So, Lent is not a form of super-diet, although some may find it helpful as a form of spiritual ‘de-tox’.The aim of Lent is not simply about making oneself miserable by staying away from one’s favourite food. Lent has a much wider vision. Isaiah 58 is a passage of Scripture often read in Lent. There we find the warning against fasting as a form of self-interest. This is a passage that invites us into a deeper reflection on the need for ‘the fast’ to be one that loosens the bonds of injustice; to be one that provides food for the hungry and shelter for the ‘poor wanderer’ , a phrase with many layers of meaning. All of the matters mentioned by Isaiah can be pursued by, for example: seeking a charity to support, where that is feasible; or by befriending a neighbour in need; or by prayer; or perhaps, where possible, by making more time for family and friends.
As we prepare to celebrate the Resurrection of Christ, we recall that He came to give us life in all its fullness [St John 10: 10]. Through the practice of the Lenten disciplines, we seek liberation from the things that might hinder us in experiencing that gift and that might hinder us in sharing that gift with others.
With love and prayers
The Crowning of the Year
Psalm 65, a Harvest Psalm, contains the well-known lines, addressed to God: ‘You crown the year with your goodness [or bounty]’. Keats described autumn as the ‘season of mists and mellow fruitfulness’.
‘The crowning of the year’ is a lovely phrase and it is appropriate that Christians then turn to God in thanksgiving for His gifts. Gratitude for what we have received, however, carries with it responsibilities with regard to what others lack. Christ reminds us that what we withhold from the hungry we withhold from Him.
The Cambridge City Food bank up-date of August 2014 records that during the financial year 2013-14 3,046 adults and 1,664 children were fed, marking an 85% increase on 2012-13. These figures entail the distribution of 41, 099 kilograms of food, a notable act of generosity across the spectrum of all faiths and none. From April of this year the figures for the people who have been fed are 681 and 362 respectively. That food bank is but one charity. There are many others that are supported.
The word ‘charity’ now often carries a lot of negative baggage but it is originally another word for love, a love that holds others dear to one’s heart. St Paul, writing to the Corinthians of the divine love that we should model, reminds us that of faith, hope and charity or love, the greatest of these is love. Thanksgiving and love belong together.
Christians believe that not only the time of the crowning of the year but the whole course of the year belongs to God. The month of November sees us move from ripeness and maturity to decay. Thomas Hood wrote of November in a way that laid emphasis on the first two letters of the month: ‘No sun--no moon! /No morn--no noon!/No dawn--no dusk--- no proper time of day/……No shade, no shine, no butterflies, no bees/ No fruits, no flowers, no leaves, no birds/ November!’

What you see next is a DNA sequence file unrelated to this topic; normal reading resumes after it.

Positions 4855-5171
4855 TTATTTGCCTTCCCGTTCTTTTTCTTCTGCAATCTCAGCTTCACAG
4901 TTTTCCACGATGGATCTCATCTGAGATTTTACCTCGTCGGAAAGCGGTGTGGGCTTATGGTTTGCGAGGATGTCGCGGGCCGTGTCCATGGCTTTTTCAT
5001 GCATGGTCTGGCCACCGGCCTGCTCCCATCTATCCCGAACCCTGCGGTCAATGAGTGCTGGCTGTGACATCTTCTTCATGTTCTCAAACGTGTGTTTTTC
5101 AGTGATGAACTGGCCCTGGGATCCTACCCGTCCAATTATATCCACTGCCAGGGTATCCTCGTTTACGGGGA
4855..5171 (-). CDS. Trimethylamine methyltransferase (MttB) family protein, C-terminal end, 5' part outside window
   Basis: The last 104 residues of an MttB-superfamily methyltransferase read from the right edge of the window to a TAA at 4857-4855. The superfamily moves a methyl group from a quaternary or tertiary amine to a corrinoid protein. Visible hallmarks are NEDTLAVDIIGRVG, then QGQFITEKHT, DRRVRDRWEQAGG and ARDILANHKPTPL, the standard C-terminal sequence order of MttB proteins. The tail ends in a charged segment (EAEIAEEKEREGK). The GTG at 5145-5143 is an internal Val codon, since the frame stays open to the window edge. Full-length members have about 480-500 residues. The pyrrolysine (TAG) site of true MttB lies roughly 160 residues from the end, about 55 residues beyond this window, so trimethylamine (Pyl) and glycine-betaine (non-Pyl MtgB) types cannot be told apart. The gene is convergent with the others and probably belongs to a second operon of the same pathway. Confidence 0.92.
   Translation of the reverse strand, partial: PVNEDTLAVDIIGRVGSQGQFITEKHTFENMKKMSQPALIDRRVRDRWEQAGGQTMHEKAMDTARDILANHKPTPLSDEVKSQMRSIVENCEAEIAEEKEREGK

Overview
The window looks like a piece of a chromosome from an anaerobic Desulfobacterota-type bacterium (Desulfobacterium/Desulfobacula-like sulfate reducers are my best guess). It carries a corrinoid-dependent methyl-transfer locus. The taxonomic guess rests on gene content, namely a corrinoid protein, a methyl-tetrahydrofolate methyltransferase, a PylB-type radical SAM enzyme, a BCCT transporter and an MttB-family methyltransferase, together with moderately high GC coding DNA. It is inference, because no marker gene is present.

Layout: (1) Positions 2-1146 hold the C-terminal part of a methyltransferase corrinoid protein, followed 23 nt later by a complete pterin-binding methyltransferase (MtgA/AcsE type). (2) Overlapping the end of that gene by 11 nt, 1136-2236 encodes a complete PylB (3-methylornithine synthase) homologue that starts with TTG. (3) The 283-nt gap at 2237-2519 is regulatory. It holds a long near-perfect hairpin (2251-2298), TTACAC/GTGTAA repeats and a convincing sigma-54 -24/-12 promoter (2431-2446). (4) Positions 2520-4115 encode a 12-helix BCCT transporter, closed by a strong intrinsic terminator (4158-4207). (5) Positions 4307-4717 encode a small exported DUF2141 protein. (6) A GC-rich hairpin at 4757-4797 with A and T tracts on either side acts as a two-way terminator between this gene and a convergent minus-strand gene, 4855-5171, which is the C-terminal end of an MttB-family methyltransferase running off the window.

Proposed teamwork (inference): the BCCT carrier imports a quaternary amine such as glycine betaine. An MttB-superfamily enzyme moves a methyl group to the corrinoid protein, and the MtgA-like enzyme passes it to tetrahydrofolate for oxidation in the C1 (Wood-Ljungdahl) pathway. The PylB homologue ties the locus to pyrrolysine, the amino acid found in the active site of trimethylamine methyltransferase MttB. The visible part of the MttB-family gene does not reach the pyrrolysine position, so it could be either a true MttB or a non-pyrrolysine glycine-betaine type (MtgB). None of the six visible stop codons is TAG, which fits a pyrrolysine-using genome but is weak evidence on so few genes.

Yes, November is the time of remembrance and recollection of loss, loss of people whom we love and loss in the world of nature. Falling poppies and candles of remembrance lit in love, however, give a lustre to November that will yield in turn to the lights of Advent as we await the Light that comes into the world at Christmas.
On the 16th of June each year the Church of England remembers a thirteenth century Bishop of Chichester who died in 1253. He is known as Richard of Chichester.
Forty years ago the musical Godspell made more widely known his already well-loved prayer.
The following words are at the heart of the prayer, although over the centuries the prayer’s wording has changed quite considerably: ‘O most merciful Redeemer, Friend and Brother, may I know Thee more clearly, love Thee more dearly and follow Thee more nearly, day by day’.
It is the rhyming of the words clearly, dearly and nearly that has perhaps made the prayer so memorable but its substance is profoundly important. The prayer itself beautifully brings together various strands of discipleship.
People may choose to seek to know, love and follow Christ in many different ways. These include study of the Scriptures, prayer, worship and Holy Communion. In addition, many also seek to live out what is called the social Gospel. In St Matthew, chapter 25, Christ speaks of us serving Him though our care and commitment to the needy, the marginalised and the neglected. Following the active or social Gospel should help to nourish our prayers and study and worship; in turn prayers, study and worship should nourish the living out of the social Gospel.
The Prime Minister, in an article in The Church Times just before Easter, started a long and still continuing debate about the extent to which this country is a Christian country. Some of his words have been overlooked or not fully reported. He wrote: ‘..the Christian values of responsibility, hard work, charity, compassion, humility and love are shared by people of every faith and none…’.
is a Chr-height:normal">It is important that that is indeed stated and fully appreciated.
It is also important that those of us who would call ourselves Christian seek to engage with Christ and with those values more clearly, more dearly and more nearly.